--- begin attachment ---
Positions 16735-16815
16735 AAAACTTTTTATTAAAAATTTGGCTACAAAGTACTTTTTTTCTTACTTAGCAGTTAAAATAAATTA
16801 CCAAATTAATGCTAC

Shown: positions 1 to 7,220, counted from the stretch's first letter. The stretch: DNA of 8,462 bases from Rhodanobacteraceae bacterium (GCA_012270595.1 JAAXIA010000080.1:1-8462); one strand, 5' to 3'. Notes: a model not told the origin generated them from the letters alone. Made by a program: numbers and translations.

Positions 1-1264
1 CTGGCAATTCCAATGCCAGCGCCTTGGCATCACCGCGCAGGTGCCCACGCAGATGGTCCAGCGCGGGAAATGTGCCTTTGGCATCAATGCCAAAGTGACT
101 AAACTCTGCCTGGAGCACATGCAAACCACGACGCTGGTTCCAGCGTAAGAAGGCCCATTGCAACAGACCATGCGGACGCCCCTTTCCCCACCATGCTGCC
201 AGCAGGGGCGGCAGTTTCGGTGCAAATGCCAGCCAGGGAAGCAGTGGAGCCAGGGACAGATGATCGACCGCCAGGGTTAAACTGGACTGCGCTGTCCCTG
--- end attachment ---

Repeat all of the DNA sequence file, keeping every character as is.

Positions 16735-16815
16735 AAAACTTTTTATTAAAAATTTGGCTACAAAGTACTTTTTTTCTTACTTAGCAGTTAAAATAAATTA
16801 CCAAATTAATGCTAC

Shown: positions 1 to 7,220, counted from the stretch's first letter. The stretch: DNA of 8,462 bases from Rhodanobacteraceae bacterium (GCA_012270595.1 JAAXIA010000080.1:1-8462); one strand, 5' to 3'. Notes: a model not told the origin generated them from the letters alone. Made by a program: numbers and translations.

Positions 1-1264
1 CTGGCAATTCCAATGCCAGCGCCTTGGCATCACCGCGCAGGTGCCCACGCAGATGGTCCAGCGCGGGAAATGTGCCTTTGGCATCAATGCCAAAGTGACT
101 AAACTCTGCCTGGAGCACATGCAAACCACGACGCTGGTTCCAGCGTAAGAAGGCCCATTGCAACAGACCATGCGGACGCCCCTTTCCCCACCATGCTGCC
201 AGCAGGGGCGGCAGTTTCGGTGCAAATGCCAGCCAGGGAAGCAGTGGAGCCAGGGACAGATGATCGACCGCCAGGGTTAAACTGGACTGCGCTGTCCCTG